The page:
By Matthew Canning, Become Better at Everything Founder
In just a few short weeks, my next book will be hitting shelves. Master the Language of the Universe takes you on a journey through practical math and shows you how to perform even complex calculations using only your head.
To celebrate the coming release, here’s another preview. This lesson is called, Roughing It (the Art of Quick, Imprecise Calculations).
“OMG HELP STUPID MATH QUESTION?…YOU WILL BE A HERO IF YOU ANSWER THIS WITH AND EXPLANATION SO PLEEEAAASE HELP ME”
—Title of a post on Yahoo! Answers (Canada)
Most of the time, you don’t need to know that 40 goes into 1,236 exactly 30.9 times; you just need to know that if you have 40 classrooms, 1,236 students, and a maximum capacity of 20 students per room, you’ve got a problem. This is when quick, imprecise calculations come in handy. Let’s learn some tricks for squeezing as much precision as you can out of loose calculations.
Ignore and Compensate
To use this trick, ignore the numbers’ smaller digits (usually the ones places or both the tens and ones places), and then make up for this by adjusting the answer based on the operation and direction you rounded.
Whenever you round down for addition or subtraction problems, you’ll know to round your final answer up. If you round up in order to solve the problem, you’ll know to round your final answer down. Take 4,809 + 664 for example. You can make two determinations with certainty:
The answer is “roughly” 5400: You know that 48 + 6 (from 4,809 + 664) is 54, so use this as the base of your rough answer.
The actual answer is going to be higher than the rough answer: Since you rounded 4,809 to 4,800 and 664 to 600 (both down), you must round final answer up, so you can say the final answer is “a bit more than 5,400.” You’d be right: the precise answer is 5,473.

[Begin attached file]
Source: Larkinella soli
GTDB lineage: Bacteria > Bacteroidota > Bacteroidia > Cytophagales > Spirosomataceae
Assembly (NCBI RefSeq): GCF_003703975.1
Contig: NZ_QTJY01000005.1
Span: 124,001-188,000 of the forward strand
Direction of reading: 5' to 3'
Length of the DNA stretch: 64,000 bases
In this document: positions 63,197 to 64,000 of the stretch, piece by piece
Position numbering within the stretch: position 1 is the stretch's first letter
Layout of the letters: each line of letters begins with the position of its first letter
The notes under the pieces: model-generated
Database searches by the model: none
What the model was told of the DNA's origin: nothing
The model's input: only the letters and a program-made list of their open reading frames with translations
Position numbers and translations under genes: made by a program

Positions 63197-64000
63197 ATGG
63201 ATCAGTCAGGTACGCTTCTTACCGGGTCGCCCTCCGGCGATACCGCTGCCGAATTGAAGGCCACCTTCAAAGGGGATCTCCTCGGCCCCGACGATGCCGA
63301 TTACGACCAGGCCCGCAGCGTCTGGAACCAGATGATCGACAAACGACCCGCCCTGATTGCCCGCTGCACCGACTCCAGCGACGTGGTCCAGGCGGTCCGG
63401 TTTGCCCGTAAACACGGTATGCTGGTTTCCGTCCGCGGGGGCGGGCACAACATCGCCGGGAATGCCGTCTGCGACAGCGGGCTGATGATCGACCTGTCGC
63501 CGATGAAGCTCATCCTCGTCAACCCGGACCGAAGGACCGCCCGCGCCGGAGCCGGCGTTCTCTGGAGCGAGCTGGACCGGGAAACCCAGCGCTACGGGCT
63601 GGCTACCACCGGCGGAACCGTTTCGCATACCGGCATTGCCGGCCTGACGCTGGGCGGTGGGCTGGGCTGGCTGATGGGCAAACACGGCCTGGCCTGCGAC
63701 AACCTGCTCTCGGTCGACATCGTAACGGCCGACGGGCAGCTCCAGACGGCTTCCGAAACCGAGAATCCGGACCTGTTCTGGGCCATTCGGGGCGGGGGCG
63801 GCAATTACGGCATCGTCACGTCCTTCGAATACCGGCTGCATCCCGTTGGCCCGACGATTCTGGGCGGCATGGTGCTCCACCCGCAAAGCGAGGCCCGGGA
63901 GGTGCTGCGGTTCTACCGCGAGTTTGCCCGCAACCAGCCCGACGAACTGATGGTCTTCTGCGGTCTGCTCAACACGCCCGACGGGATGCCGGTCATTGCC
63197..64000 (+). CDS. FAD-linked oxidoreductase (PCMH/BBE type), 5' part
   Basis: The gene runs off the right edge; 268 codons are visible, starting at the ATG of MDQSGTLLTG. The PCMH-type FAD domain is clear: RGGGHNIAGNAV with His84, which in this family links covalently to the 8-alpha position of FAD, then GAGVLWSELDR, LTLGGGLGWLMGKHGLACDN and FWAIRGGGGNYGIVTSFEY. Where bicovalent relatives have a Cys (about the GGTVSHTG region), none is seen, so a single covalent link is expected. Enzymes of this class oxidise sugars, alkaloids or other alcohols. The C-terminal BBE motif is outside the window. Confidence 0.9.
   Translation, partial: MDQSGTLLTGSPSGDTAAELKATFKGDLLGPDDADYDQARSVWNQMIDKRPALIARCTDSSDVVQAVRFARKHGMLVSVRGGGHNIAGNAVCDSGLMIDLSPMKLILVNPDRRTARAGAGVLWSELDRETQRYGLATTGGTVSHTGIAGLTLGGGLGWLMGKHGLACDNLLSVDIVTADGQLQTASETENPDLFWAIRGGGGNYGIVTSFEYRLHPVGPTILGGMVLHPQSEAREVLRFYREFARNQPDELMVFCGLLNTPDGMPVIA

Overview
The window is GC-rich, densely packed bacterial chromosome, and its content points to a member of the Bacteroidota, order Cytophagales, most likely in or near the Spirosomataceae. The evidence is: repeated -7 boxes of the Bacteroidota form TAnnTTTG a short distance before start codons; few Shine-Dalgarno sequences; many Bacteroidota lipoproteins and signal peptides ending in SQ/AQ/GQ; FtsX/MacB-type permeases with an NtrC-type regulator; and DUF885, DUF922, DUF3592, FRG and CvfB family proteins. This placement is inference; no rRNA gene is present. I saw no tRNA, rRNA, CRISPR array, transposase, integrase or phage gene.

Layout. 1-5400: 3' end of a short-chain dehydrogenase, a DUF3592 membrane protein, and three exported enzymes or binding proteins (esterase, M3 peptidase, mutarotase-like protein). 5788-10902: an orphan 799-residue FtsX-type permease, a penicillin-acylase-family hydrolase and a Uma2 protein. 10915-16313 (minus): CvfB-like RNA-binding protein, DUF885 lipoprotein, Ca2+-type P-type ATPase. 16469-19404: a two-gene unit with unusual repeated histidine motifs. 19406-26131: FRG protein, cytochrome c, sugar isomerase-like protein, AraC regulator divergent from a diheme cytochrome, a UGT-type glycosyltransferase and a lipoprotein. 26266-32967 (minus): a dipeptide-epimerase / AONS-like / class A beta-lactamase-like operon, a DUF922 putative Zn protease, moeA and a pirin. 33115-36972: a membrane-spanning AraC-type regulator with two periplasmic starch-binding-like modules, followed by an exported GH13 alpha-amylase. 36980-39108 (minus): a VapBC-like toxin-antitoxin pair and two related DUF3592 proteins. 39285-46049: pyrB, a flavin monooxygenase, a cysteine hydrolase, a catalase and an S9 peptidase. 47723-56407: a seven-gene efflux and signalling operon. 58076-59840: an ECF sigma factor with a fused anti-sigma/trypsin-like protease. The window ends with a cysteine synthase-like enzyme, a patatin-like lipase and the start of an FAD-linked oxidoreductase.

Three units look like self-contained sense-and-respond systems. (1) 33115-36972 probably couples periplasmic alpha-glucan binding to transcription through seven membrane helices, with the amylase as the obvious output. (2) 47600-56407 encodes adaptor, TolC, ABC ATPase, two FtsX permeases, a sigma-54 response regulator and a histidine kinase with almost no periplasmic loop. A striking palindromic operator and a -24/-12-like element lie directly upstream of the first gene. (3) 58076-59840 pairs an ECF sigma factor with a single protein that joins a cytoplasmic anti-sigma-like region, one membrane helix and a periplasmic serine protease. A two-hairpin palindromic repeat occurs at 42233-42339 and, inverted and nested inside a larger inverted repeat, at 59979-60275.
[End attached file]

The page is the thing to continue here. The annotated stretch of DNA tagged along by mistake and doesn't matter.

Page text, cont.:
Now that you’ve done an addition example, let’s look at a simple subtraction example. 554 − 441 equals 113. If you subtracted 44 from 55, you’d get 11 as the first two digits of your initial rough answer. Accounting for the fact that you rounded down, you should adjust the final answer up, to “a little more than 110,” which is accurate.
This method also applies to multiplication problems; here, too, the final answer is adjusted in the direction opposite the rounding. How would you handle 61 × 91? If the circumstances allow, you can rough it rather than perform the actual calculation; 6 × 9 = 54, so the answer could be expressed as “a bit more than 5,400.” It is important to note that when dealing with multiplication or division, the numbers lost in rounding can be significant. If the situation calls for a greater degree of precision, you must account for this.
Let’s look at 61 × 91 again, but this time more carefully. Given that you rounded down on both counts (to 60 × 90), you can assume that the actual answer is a fair amount higher than 5,400. In fact, using 91 instead of 90 would alone bring the answer up to almost 5,500 without even taking into account the 1 we ignored when rounding 61 down to 60. If you took the time to figure this out, you could instead say that the answer is “more than 5,500” (the real answer is 5,551). This illustrates an important point: The work you need to put in really depends on the precision required by the situation.
Division is more complicated, because minute changes in either number involved can cause major fluctuations in the answer. Let’s go back to the classroom/students problem presented in the introduction to this lesson: 1,236 ÷ 40.